Proposed solution to the CO2 'problem'

Bruce Thompson
The Japanese National Maritime Research Institute has proposed a new technique to sequester CO2. The concept is to liquify the gas captured from the smokestacks of power plants. It would then be transported by tanker to an offshore location at least 2,700 meters deep. Here, the liquid CO2 would be compressed into a slurry (liquid/solid 50/50) and released through an injection pipe to a depth of about 500 meters. At that depth, it would be sufficiently dense to sink to the bottom and remain there for centuries.

Chemical Engineering magazine reports
"Because of the high pressure and the low temperature at such depths, a membrane of CO2 hydrate forms at the interface between the liquid CO2 and the seawater, which is expected to prevent the CO2 from being dispersed. A 1-to-80 model of the platform and injection system has been constructed, and the group plans to test the entire concept in the future."
If it works, there would be a sufficiently large dump in the oceans to sequester our CO2 output. The question is, would anyone want to pay the costs in parasitic energy losses (collection, liquification, transport and compression) to achieve the sequestration? It will cost much more than Al Gore's carbon offsets plan to accomplish. But it would be a viable way to actually deal with the accumulation of anthropomophic CO2 in the atmosphere.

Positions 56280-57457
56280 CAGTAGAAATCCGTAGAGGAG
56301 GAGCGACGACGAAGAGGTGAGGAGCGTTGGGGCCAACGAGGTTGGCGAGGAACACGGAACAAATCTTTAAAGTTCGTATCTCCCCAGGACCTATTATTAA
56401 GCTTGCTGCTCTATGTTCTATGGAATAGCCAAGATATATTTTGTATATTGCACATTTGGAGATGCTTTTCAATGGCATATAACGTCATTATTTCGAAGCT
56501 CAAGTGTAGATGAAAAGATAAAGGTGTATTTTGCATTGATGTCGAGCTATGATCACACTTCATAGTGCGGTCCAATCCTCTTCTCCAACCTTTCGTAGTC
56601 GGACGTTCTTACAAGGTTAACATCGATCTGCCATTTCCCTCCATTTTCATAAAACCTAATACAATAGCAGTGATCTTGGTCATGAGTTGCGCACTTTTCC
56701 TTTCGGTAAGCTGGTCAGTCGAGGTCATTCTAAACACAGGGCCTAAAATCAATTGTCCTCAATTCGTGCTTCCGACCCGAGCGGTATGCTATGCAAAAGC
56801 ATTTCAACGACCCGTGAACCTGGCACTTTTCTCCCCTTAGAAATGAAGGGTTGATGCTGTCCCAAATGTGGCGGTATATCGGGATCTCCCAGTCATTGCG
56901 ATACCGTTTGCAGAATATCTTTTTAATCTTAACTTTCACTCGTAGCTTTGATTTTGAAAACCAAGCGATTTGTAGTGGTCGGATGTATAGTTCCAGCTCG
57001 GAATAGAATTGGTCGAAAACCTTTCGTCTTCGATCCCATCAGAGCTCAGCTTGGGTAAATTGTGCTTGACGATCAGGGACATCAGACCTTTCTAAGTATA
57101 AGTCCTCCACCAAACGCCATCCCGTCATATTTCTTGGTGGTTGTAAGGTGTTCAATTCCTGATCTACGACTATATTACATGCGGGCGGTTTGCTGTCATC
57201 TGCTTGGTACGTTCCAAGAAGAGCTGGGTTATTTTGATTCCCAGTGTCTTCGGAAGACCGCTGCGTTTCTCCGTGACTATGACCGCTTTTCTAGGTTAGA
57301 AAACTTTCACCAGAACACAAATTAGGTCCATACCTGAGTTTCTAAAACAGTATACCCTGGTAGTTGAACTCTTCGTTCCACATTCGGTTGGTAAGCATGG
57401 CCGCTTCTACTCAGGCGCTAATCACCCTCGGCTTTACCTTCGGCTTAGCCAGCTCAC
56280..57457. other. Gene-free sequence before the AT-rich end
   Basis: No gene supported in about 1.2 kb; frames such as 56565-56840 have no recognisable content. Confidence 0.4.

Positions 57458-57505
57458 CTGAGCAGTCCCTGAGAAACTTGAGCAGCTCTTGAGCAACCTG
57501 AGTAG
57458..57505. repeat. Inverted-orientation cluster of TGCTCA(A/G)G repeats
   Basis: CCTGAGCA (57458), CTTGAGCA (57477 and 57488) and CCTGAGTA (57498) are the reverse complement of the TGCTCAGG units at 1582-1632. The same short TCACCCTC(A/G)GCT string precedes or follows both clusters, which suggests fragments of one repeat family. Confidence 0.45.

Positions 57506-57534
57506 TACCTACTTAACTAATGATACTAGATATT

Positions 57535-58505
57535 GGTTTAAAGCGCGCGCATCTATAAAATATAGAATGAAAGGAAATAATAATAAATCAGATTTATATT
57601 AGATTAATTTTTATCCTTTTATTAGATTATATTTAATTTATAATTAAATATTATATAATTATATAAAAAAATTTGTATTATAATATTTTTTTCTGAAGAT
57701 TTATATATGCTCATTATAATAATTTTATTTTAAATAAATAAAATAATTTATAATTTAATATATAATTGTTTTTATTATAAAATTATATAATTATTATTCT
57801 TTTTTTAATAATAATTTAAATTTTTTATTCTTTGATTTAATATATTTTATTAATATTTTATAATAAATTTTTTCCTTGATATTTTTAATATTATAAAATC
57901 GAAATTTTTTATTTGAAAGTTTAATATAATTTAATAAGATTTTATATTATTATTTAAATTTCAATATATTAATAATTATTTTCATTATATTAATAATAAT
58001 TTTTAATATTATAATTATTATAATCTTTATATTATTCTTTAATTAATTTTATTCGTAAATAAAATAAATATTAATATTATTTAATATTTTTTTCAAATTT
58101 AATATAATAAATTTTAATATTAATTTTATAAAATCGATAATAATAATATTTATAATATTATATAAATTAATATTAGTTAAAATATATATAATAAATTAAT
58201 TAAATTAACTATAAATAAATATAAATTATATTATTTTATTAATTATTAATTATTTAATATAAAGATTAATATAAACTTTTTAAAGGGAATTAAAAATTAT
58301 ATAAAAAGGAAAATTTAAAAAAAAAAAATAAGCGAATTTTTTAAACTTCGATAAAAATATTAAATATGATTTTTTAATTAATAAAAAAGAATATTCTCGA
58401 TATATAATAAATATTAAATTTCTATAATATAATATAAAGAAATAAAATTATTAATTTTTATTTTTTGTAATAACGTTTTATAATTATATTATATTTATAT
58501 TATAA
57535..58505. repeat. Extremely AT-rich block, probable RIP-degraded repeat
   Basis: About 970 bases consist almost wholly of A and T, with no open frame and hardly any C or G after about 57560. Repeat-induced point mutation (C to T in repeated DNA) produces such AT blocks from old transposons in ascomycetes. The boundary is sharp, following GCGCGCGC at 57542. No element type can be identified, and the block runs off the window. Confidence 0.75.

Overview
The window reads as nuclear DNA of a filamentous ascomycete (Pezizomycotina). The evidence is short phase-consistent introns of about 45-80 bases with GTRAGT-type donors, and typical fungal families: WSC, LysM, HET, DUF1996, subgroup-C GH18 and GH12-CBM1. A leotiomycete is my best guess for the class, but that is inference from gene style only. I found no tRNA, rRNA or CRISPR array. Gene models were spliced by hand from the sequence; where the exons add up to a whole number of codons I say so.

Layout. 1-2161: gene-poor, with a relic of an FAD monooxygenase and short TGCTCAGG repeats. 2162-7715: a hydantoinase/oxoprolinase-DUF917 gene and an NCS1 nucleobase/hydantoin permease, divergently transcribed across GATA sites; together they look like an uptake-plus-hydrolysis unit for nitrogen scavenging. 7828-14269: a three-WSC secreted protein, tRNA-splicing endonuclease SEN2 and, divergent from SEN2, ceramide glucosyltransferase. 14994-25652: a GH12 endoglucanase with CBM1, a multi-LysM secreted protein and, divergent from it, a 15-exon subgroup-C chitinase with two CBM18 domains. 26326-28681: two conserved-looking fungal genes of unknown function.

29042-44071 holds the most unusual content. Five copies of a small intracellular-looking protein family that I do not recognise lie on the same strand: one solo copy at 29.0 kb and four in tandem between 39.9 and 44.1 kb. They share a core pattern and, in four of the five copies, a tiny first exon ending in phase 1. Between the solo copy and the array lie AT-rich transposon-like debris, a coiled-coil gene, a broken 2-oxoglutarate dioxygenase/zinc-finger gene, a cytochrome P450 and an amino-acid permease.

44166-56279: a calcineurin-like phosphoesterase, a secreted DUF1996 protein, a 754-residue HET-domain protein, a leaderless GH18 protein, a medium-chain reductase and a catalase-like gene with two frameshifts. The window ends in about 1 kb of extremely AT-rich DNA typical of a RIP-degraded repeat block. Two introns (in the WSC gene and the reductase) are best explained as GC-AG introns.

The Japanese National Maritime Research Institute has proposed a new technique to sequester CO2. The concept is to liquify the gas captured from the smokestacks of power plants. It would then be transported by tanker to an offshore location at least 2,700 meters deep. Here, the liquid CO2 would be compressed into a slurry (liquid/solid 50/50) and released through an injection pipe to a depth of about 500 meters. At that depth, it would be sufficiently dense to sink to the bottom and remain there for centuries.

Chemical Engineering magazine reports
"Because of the high pressure and the low temperature at such depths, a membrane of CO2 hydrate forms at the interface between the liquid CO2 and the seawater, which is expected to prevent the CO2 from being dispersed. A 1-to-80 model of the platform and injection system has been constructed, and the group plans to test the entire concept in the future."
If it works, there would be a sufficiently large dump in the oceans to sequester our CO2 output. The question is, would anyone want to pay the costs in parasitic energy losses (collection, liquification, transport and compression) to achieve the sequestration? It will cost much more than Al Gore's carbon offsets plan to accomplish. But it would be a viable way to actually deal with the accumulation of anthropomophic CO2 in the atmosphere.